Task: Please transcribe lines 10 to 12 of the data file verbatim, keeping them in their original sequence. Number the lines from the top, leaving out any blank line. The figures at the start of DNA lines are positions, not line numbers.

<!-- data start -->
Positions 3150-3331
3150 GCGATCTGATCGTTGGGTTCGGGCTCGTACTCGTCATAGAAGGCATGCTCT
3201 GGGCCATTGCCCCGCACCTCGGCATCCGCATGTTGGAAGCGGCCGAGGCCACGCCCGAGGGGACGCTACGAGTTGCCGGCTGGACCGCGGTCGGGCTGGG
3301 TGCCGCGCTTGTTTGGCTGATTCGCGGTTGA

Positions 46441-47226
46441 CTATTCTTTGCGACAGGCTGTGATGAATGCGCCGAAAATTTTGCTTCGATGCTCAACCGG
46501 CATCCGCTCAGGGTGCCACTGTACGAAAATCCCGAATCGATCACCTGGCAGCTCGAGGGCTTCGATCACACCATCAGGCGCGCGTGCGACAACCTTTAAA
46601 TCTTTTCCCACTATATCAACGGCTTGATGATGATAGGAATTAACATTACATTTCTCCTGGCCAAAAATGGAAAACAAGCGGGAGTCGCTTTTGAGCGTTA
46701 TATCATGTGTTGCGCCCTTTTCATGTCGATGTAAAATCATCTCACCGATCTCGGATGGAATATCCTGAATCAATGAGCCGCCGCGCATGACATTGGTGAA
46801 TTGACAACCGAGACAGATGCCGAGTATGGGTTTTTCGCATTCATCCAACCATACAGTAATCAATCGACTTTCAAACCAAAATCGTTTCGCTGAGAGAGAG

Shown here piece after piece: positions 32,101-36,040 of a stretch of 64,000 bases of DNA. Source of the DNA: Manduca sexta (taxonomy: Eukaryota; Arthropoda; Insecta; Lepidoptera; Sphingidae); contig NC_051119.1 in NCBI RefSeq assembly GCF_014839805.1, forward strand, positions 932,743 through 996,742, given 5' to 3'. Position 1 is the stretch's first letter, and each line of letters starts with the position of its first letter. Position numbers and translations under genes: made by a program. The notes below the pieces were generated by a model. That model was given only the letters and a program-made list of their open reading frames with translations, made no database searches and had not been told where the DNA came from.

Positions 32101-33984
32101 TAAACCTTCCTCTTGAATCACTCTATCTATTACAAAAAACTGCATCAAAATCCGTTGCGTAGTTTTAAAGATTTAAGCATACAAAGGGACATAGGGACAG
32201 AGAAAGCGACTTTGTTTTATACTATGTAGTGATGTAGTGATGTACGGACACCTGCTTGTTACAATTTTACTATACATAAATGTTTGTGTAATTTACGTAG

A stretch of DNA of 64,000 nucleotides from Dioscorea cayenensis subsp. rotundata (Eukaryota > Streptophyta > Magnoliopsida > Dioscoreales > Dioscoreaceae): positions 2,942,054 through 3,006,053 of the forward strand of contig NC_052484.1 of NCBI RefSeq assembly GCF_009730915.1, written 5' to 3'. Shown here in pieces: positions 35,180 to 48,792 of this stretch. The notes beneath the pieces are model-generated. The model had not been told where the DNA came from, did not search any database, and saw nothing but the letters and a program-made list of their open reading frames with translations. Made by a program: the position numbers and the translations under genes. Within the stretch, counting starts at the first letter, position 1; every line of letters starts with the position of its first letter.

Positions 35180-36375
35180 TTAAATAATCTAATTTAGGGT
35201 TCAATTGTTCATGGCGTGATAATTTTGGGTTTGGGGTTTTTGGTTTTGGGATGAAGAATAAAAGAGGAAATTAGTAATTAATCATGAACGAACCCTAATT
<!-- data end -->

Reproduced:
46801 TTGACAACCGAGACAGATGCCGAGTATGGGTTTTTCGCATTCATCCAACCATACAGTAATCAATCGACTTTCAAACCAAAATCGTTTCGCTGAGAGAGAG

Shown here piece after piece: positions 32,101-36,040 of a stretch of 64,000 bases of DNA. Source of the DNA: Manduca sexta (taxonomy: Eukaryota; Arthropoda; Insecta; Lepidoptera; Sphingidae); contig NC_051119.1 in NCBI RefSeq assembly GCF_014839805.1, forward strand, positions 932,743 through 996,742, given 5' to 3'. Position 1 is the stretch's first letter, and each line of letters starts with the position of its first letter. Position numbers and translations under genes: made by a program. The notes below the pieces were generated by a model. That model was given only the letters and a program-made list of their open reading frames with translations, made no database searches and had not been told where the DNA came from.

Positions 32101-33984